Family Farm Home to Happy Hogs
River Meadow Farm is tucked off the side of Kentucky Hwy. 1 between the roadway and John’s Run, which flows into the Little Fork of the Little Sandy River south of Grayson.
Merlin Heatwole, 29, and his wife Martha, 28, along with their three children Elaine, 4, Kenneth, 2, and baby Charles, share a hilltop home overlooking a stretch of gently rolling bottom land that includes a tidy vegetable garden and a chicken house. A barn is in the process of rising from a newly created hilltop barn, which houses the family’s hogs.
A few years ago, the couple decided they would try their hand at raising hogs and selling the pork from a tiny country roadside store. The store, in a small wooden outbuilding next to their house, is licensed and inspected by the local health department so that it can sell the meat by the pound. Its freezers are stocked with bacon; ham; pork chops; and hot, medium, and mild sausage. The family also sells whole and half hogs to customers with the freezer space. Customers who stop in can hear the happy hogs just steps away from the store.
The Heatwoles are just starting out as hog farmers and admit to “still figuring it out.” The couple, who are Mennonites, met at a bible school in Ohio and married in 2012. Merlin was born in Canada but moved to Kentucky at a young age while Martha was raised on a large Iowa farm. Soon after they married, they bought their little farm and, like most young couples, began dreaming.
“We want to make the farm a place where we can work alongside our children, explained Merlin. “We were looking for the way to use the land. We don’t use it as much… One of our dreams is to include the pasture down there for rotational grazing,” Merlin says looking at his now fallow fields. “There’s just something pretty about hogs on pasture.”
“We do anticipate some income from it, if the Lord turns it into something profitable,” he added, explaining, “We enjoy animals. My wife says if we didn’t have hogs, we would be looking for other animals.”
They started with two sows, Blackberry and Raspberry, and a boar named George for their breeding stock. When both sows have given birth, the couple get about 16 piglets at a time. Right now, the couple is breeding their stock twice a year, for a total of about 30 pigs annually, Merlin said.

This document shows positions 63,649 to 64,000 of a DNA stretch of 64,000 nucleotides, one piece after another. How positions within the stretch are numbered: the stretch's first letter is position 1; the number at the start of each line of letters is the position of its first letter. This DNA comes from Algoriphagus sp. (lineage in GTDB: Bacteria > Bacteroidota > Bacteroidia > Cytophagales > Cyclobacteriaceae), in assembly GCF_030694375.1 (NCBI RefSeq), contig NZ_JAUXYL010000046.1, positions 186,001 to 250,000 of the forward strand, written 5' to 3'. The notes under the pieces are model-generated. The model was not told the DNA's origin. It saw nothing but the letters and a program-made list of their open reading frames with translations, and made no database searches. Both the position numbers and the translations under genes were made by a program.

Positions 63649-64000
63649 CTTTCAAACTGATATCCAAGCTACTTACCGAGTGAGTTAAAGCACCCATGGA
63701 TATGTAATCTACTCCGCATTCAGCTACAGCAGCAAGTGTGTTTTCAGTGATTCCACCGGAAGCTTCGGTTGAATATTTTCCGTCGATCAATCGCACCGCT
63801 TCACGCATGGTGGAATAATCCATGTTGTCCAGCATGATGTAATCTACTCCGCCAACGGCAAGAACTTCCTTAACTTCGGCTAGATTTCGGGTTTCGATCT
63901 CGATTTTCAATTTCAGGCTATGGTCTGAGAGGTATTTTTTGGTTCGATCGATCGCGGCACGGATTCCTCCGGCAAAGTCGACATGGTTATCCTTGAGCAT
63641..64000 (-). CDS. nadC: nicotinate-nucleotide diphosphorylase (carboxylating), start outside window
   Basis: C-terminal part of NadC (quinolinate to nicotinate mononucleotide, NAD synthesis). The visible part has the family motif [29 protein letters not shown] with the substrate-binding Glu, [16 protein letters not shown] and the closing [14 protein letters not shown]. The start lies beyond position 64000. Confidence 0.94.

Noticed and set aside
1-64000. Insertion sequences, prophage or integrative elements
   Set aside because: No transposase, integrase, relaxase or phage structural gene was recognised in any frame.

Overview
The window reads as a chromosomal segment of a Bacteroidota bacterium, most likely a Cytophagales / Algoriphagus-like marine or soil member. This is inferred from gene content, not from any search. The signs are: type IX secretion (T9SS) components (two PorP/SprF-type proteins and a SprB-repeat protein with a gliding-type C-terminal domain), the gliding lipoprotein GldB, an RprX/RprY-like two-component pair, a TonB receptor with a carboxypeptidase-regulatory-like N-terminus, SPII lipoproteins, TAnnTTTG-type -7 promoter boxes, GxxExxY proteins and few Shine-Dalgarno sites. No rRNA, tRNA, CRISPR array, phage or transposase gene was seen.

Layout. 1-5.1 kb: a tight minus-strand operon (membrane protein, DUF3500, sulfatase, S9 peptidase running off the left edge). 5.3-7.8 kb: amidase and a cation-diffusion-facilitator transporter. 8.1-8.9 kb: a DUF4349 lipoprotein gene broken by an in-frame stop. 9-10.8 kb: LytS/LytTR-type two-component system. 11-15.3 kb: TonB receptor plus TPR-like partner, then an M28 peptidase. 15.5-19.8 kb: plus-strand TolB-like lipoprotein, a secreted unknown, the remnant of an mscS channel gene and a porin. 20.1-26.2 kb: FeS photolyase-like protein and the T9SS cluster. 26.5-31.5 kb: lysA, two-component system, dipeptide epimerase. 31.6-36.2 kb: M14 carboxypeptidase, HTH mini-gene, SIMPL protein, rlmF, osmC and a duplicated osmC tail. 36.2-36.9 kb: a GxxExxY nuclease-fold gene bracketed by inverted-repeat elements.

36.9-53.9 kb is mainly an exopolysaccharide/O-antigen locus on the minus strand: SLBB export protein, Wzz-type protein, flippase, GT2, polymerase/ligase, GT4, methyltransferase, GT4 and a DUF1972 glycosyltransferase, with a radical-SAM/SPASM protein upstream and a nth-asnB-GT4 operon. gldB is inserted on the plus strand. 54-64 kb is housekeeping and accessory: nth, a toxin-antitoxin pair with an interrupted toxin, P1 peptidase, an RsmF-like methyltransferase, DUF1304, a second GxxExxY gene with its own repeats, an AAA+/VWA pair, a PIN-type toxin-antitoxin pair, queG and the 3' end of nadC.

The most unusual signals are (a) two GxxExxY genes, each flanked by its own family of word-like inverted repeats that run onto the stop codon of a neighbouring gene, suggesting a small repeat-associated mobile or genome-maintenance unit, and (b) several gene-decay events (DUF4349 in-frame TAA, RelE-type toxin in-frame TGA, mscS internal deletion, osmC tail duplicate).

Merlin has put considerable time and effort into what he feeds his hogs because, he explained, “I think it will be important to our customers. I was looking for advice on how to do better with the hogs and I was directed to another hog farmer. I called him and through that connection, I learned he also grows corn and soybeans. He was able to mix feed for me, and it has worked well for me.” That farmer lives in Fleming County about 75 minutes away.
The feed is a non-GMO feed of corn and soybeans with a mineral packet, explains Merlin dipping a hand into a large container of the feed and displaying the mix in his hand. “When it’s all hidden in a commercial pellet, you can’t see what is in there,” he explained.
It takes around five-and-a-half to six months for pigs to reach a weight of about 250-300 pounds. “That is what we consider a good weight to slaughter them at. They are more efficient with their feed at that weight, and they have less fat,” Merlin explained. The result is melt-in-your-mouth cuts of bacon, ham, pork chops, ribs, jowls and everything else that humans consume from a pig.
“If someone buys a whole or a half, they may pick (the hog) up at the farm and take them to their own butcher shop. Most people prefer to pay us a small fee to take them down to them and pick them up directly from us and not have to go to the butcher shop,” Merlin explains. “We feel like Jonathan there at Appalachian Meats (in Prestonsburg) does good work for us. That is where we have been going from the start; we have developed a good relationship with him. We know what to expect from them.”
This is also the best option for customers who may want different cuts of meat than is traditionally offered. For example, he said, one customer has requested uncured pork belly and others have asked for the organ meat and tongue, but most customers prefer to leave that behind. (A whole hog translates to about 110 pounds of meat, so a half hog is about 50-60 pounds.)
As the business grows, Merlin said, “We’d like to add a few more things as we learn what people like. We just want people to know they can buy a healthy meat product straight from the farm it came from,” said Merlin.